With Africa and U.S. Cities, a document published by the Washington D.C.-based Center for Strategic and International Studies(CSIS), news about the African continent — its peoples, governments, institutions, and activities — never stops. Coverage of the continent by American-run, as well as African-run organizations, and a mix of others, is what informs us about what is taking place at home and abroad. How this news is reported, why, when, and by whom, goes a long way in determining our knowledge and understanding of the continent.
The continent is a socio-economic, political, and cultural powerhouse. It rivals many other regions of the world in terms of its natural resources, youth population, business, and investment potential. This is a continent of an estimated 1.3 billion people, within 55 countries, and a combined Gross Domestic Product (GDP) of $ 3.4 trillion.
On the continent, a new era is emerging. This includes the African Continental Free Trade Area (AfCFTA), a pathway to grow business, and relations, and lift citizens out of poverty. Outside of Africa, the diaspora is contributing to the American Dream, and the dreams of many other nations, even while they are giving back to the homeland. All of this, amid the coronavirus pandemic.
The continent’s dynamism — its vigor — while sometimes questioned — remains a source of strength. But Africa, the continent, is often looked at as if it is a country, not a continent. And we often pin the continent down to a few issues and paint it with a broad brush, because of its challenges. It should not be this way.
As the disastrous Donald Trump presidency winds down, it’s important that we don’t wait for threats to the free flow of information to emerge before we start talking about the need for fair and objective Africa news and information.
Throughout 2020 the organization Africa Agenda scanned hundreds of news channels and publications online to see what stories were trending or not trending, and how they related to the continent. For the ones that caught our attention, we highlighted them and brought them to your attention.
The selected stories in this post are an effort to recognize the hundreds of Africa-focused specialists in the United States, and on the African continent, who throughout 2020 brought us important news and information, despite the circumstances. This continues a process we started in 2018 when we gave the inaugural Best in Africa Reporting award to reporter Gaby Galvin of U.S. News and World report organization for the story ‘America First’ May Put Africa Last. This year we recognize Jude Devermont, director of the CSIS Africa Studies Program for the series, Africa and U.S. Cities and Why Africa Matters to U.S. Cities.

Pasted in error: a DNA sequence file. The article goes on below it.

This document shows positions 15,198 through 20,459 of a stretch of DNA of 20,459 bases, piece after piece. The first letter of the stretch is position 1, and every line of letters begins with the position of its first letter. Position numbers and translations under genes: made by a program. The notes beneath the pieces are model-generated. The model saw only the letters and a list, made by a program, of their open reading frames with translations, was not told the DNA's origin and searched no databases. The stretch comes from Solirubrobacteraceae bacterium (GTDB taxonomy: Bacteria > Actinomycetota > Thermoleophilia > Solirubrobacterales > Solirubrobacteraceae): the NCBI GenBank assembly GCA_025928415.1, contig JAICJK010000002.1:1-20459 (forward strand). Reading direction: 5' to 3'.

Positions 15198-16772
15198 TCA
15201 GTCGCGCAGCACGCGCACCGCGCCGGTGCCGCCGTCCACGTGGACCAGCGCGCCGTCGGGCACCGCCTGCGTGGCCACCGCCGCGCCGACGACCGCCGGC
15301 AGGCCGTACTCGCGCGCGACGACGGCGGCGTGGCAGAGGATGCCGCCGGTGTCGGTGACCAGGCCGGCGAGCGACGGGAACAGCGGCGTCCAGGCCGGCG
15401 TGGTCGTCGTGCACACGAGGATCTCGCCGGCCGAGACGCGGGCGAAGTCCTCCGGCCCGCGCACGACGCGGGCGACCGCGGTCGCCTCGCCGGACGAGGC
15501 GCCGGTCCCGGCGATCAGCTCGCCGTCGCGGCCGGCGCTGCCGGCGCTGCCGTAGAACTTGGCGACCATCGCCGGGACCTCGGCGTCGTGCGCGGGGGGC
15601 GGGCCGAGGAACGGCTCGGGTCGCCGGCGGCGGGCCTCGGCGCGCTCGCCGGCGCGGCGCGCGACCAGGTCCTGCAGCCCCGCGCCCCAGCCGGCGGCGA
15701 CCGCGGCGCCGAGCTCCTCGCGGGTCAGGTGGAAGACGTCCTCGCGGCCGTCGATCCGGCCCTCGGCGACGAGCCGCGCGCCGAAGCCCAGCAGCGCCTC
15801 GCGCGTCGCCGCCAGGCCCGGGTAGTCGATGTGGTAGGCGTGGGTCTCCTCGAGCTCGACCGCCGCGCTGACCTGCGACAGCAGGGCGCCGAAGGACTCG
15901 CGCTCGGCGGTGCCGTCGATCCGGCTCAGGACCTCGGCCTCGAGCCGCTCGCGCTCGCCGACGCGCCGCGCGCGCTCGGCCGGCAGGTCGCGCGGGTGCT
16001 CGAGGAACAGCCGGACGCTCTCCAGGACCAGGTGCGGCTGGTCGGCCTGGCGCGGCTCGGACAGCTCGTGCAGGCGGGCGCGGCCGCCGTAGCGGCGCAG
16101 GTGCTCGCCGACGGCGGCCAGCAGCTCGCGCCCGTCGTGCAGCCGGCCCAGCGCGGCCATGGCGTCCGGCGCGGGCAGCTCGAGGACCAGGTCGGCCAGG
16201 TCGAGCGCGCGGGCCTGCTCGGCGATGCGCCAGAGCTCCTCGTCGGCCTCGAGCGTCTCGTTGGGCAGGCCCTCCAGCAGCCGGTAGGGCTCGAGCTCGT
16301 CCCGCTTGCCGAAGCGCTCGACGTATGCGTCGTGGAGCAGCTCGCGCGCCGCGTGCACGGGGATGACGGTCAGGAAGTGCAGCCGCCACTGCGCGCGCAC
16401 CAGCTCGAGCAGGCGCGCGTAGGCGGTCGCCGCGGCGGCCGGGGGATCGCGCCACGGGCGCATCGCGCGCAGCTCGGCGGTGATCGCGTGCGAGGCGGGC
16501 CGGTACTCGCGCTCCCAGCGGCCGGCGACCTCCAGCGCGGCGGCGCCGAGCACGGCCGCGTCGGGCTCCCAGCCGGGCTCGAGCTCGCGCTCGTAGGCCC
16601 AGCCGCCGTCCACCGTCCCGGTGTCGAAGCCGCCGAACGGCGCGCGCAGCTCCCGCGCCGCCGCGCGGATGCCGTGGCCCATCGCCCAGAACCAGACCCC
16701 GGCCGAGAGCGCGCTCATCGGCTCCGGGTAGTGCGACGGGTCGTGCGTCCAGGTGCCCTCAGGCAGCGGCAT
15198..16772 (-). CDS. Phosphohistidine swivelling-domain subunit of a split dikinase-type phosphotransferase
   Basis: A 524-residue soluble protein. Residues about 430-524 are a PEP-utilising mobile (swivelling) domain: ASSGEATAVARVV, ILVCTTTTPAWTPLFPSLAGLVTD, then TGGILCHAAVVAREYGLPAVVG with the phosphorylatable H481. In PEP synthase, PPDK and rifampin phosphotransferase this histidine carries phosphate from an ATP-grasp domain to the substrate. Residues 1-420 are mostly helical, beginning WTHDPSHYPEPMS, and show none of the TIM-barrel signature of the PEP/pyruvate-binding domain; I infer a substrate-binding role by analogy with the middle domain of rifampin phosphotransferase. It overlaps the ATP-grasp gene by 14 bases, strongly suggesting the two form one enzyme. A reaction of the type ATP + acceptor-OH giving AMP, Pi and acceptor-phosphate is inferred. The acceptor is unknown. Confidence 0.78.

Africa and U.S. Cities is an encapsulation of the role that African immigrants play in not just furthering the so-called American Dream, but also their role in building a new, vibrant, and democratic African continent in the twenty-first century. Devermont’s reports tell the “Africa in America” story in a form not imagined before. Amid the Covid-19 pandemic, it’s the real African news that wasn’t told by many news organizations in 2020.
For all of the stories we selected this year, we gathered perspectives from people with connections to the continent. This includes Renee Harmon, an instructor in the School of Global Environment Sustainability at Colorado State University in Fort Collins, Kenneth Usongo, a professor of English and Cameroonian native, and Scott DuPree, an international consultant in Denver.
Harmon, who is also a former research assistant and social media coordinator at CSU’s Africa Center, said while Americans generally focus on negative stories about Africa, these selected stories can help them relate to the continent, and increase their literacy of Africa.
“Americans traditionally read stories out of Africa depicting war, genocide, malnutrition, and other negative images. While it is important to know about these horrific events to work towards peace, reconciliation, justice, and positive solutions, it is also important that Americans have access to diverse stories about Africa,” she said. “Education is part of the healing and improving the process, and one way Americans can gain knowledge and increase their literacy of Africa is through accurate, credible, diverse news articles.”
Usongo, who lives in Aurora, Colorado, a city that boasts a diverse African community, thinks the Ngarbuh massacre in Cameroon in February, remains one of the most under-reported Africa stories of 2020. He says we need to give thanks to the British Broadcasting Corporation (BBC) for its coverage of the story
For Dupree who has taught at several metro-Denver area universities, the perspective about our “interconnected world” is often lost in the Africa reporting he sees. He says there are few resources available to reporters and citizens to help them understand why the continent is important. “Efforts like the CSIS reports can fill this critical gap. That is why we at Africa Agenda are delighted to spotlight this resource for our 2020 award,” he said.
You can see a list of all the selected stories via this link.